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Recent news reports stated that the National Security Agency has pursued new methods that have allowed the agency to monitor telephone and online communication, encrypted information that was thought to be virtually immune to eavesdropping. What steps can and should computer scientists take in response to this privacy threat? How will the recent revelations affect the future of cryptography—the field of encoding and decoding electronic communication and transmissions for the purposes of privacy, reliability and efficiency?
To address these questions, the Johns Hopkins University Information Security Institute will host an hour-long roundtable discussion, moderated by Anton Dahbura, interim executive director of the Information Security Institute, and Avi Rubin, the institute’s technical director. Other participants will include Johns Hopkins cyber-security experts Matthew Green, Stephen Checkoway and Giuseppe Ateniese.
The event will be streamed live at https://connect.johnshopkins.edu/jhuisicrypto/, and also will be posted online following the event.
NOTE: Seating at this public event will be limited. Members of the media who plan to cover the discussion are asked to RSVP to Phil Sneiderman, email@example.com.
Viktor Jirsa, Director of the Inserm Institut de Neurosciences des Systèmes at Aix-Marseille-Université and Director of Research at the Centre National de la Recherche Scientifique (CNRS) in Marseille, France, will present “Translational Medicine: From Bifurcations to Epilepsy Surgery.”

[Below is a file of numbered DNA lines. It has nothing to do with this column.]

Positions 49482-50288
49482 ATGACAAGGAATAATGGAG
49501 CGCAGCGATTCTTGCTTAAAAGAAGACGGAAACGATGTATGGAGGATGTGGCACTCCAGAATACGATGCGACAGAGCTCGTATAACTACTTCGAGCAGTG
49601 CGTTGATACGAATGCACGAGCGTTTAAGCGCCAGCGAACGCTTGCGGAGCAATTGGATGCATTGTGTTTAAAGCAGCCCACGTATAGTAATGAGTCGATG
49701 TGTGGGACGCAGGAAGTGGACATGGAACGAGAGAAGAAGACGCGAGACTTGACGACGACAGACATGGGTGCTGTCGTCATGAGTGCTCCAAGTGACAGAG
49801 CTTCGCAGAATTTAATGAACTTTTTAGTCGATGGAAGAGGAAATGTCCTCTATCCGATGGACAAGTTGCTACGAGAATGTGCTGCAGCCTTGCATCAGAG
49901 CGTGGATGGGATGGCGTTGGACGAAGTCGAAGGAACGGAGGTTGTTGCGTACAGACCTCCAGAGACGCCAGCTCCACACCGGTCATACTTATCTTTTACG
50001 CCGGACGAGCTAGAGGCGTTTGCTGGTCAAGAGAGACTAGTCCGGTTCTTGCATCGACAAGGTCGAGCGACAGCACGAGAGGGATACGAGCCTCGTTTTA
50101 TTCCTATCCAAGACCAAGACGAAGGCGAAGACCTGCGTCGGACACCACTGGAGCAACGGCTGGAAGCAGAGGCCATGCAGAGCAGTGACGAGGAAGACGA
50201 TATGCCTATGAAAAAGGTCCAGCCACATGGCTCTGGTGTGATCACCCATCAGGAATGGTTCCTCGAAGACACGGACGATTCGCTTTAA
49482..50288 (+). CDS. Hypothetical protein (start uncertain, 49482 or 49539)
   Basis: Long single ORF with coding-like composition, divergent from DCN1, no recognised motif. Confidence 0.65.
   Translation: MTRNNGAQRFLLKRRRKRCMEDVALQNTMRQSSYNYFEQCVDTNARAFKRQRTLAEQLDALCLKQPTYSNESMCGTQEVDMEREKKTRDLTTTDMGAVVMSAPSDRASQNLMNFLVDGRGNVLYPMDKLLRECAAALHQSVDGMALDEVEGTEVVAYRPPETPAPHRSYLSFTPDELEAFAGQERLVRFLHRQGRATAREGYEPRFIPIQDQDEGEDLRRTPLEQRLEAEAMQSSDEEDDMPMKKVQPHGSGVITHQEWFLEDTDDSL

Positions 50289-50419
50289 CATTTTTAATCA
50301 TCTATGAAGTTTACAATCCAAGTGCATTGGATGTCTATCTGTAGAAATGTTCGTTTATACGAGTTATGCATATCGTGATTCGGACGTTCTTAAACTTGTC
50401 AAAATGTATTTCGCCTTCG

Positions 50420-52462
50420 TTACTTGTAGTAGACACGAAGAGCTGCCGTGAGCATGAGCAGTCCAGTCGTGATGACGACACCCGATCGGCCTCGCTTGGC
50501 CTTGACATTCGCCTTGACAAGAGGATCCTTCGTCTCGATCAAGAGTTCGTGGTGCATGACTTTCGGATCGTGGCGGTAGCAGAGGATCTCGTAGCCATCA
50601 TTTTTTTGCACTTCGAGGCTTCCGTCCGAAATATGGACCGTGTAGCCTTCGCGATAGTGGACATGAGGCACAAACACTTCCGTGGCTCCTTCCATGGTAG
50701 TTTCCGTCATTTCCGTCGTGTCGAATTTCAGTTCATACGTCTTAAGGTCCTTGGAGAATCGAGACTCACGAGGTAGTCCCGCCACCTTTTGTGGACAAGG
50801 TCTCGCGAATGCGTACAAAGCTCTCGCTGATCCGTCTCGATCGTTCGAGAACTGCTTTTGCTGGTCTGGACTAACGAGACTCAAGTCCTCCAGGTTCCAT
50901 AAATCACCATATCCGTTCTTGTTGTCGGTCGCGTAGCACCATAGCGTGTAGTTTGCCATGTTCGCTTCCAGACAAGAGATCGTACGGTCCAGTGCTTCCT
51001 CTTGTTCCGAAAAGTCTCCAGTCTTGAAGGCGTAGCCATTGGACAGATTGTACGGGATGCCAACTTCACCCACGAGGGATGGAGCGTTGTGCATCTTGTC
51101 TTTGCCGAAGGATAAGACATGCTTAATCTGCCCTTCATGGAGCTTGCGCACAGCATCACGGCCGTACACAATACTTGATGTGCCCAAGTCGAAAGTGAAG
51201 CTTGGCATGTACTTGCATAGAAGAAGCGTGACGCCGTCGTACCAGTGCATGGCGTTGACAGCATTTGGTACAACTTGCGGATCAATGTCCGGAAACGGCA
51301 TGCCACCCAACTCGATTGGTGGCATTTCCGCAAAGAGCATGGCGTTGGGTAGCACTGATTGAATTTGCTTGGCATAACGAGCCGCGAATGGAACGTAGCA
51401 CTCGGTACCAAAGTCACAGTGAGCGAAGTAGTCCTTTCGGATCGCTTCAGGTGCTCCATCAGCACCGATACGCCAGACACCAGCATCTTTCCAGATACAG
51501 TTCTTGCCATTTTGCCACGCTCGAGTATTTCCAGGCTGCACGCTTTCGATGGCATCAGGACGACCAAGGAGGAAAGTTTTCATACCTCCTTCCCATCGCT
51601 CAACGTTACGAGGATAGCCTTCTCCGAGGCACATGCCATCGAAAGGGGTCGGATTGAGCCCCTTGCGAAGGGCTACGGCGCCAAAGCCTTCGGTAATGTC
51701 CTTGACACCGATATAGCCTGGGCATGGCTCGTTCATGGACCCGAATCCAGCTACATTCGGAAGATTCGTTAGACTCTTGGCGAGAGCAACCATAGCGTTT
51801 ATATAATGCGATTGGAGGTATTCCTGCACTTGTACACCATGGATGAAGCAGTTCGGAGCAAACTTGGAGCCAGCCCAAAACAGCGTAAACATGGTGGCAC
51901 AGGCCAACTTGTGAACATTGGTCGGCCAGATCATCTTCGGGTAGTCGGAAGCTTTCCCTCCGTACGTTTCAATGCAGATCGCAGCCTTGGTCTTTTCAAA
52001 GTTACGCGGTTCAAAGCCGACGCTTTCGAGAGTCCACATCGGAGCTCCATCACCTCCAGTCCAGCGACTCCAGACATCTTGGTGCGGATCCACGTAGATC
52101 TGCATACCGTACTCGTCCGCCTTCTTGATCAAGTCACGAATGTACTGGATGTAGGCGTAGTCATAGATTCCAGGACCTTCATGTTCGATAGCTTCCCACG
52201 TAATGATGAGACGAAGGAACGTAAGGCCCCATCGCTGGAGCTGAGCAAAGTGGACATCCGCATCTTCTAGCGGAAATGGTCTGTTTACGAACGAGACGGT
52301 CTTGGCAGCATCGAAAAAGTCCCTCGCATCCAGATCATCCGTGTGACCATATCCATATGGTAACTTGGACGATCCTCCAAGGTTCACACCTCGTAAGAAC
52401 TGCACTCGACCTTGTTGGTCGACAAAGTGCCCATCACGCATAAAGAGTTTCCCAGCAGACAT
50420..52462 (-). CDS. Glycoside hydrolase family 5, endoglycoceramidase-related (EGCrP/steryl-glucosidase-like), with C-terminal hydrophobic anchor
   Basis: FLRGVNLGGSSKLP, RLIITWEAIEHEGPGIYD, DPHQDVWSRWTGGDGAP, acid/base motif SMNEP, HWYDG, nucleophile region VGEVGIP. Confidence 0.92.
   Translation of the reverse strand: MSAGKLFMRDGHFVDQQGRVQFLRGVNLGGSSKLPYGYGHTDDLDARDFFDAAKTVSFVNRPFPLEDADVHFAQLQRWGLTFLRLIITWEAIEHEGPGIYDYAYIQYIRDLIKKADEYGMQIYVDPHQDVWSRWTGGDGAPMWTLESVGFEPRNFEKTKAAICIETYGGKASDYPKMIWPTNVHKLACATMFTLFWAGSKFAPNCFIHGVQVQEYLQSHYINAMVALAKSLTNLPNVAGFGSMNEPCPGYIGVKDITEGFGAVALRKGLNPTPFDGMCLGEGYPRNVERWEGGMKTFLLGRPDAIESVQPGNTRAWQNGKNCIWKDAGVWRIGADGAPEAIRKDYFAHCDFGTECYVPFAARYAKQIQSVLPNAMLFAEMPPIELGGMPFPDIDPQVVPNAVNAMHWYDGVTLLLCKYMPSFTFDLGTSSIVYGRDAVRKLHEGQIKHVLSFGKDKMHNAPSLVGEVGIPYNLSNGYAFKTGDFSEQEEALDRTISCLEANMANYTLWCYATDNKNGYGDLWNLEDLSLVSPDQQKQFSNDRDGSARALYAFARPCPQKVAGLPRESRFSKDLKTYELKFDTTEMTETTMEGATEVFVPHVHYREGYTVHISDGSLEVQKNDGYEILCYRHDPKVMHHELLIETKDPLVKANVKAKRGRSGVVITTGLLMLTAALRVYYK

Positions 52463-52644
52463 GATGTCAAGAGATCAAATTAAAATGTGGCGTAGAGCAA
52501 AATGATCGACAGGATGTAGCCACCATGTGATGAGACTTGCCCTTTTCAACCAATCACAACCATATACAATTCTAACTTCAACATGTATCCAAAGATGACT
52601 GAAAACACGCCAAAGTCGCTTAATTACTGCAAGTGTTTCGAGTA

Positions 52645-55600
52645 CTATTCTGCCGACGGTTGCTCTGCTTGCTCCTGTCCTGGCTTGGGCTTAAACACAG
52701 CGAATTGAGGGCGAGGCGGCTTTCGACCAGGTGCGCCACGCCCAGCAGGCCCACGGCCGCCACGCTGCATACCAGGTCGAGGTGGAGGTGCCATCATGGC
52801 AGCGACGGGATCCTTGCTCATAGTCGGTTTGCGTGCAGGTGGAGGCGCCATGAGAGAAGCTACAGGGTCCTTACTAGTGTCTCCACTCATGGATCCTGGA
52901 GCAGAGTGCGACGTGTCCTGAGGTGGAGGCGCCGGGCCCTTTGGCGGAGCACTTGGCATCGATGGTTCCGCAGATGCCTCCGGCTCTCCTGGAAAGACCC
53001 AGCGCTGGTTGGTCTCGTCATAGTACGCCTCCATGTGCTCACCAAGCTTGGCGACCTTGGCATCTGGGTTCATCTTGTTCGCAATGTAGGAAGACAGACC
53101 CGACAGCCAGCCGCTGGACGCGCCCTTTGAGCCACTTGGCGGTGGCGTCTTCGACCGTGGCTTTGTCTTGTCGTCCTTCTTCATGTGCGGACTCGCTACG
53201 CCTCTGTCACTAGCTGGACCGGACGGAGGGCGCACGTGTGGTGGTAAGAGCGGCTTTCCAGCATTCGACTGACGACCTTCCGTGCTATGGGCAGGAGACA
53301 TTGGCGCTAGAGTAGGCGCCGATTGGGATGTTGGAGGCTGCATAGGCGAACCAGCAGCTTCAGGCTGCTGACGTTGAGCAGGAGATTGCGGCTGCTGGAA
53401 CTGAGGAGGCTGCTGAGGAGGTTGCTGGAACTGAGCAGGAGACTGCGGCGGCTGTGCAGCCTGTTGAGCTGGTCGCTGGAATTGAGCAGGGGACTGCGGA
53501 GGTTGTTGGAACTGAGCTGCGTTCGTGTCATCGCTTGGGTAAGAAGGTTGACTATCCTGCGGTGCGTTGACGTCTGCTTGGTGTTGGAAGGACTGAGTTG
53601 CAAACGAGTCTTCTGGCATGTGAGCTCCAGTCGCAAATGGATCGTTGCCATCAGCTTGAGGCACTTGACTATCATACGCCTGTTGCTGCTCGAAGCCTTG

Abstract: Over the past decade we have demonstrated that constraining computational brain network models by structural information obtained from human brain imaging (anatomical MRI, diffusion tensor imaging (DTI)) allows patient specific predictions, beyond the explanatory power of neuroimaging alone. This fusion of an individual’s brain structure with mathematical modelling allows creating one model per patient, systematically assessing the modeled parameters that relate to individual functional differences. The functions of the brain model are governed by realistic neuroelectric and neurovascular processes and allow executing dynamic neuroelectric simulation; further modeling features include refined geometry in 3D physical space; detailed personalized brain connectivity (Connectome); large repertoire of mathematical representations of brain region models, and a complete set of physical forward solutions mimicking commonly used in non-invasive brain mapping including functional Magnetic Resonance Imaging (fMRI), Magnetoencephalography (MEG) Electro-encephalography (EEG) and StereoElectroEncephalography (SEEG). So far our large-scale brain modeling approach has been successfully applied to the modeling of the resting state dynamics of individual human brains, as well as aging and clinical questions in stroke and epilepsy. In this talk I will focus on the example of epilepsy and systematically demonstrate the individual steps towards the creation of a personalized epileptic patient brain model.
Those unable to attend on the Homewood campus may view a simulcast in Traylor 709 on the Johns Hopkins School of Medicine campus. The lecture will also be streamed through Panopto. Click here to view the webcast.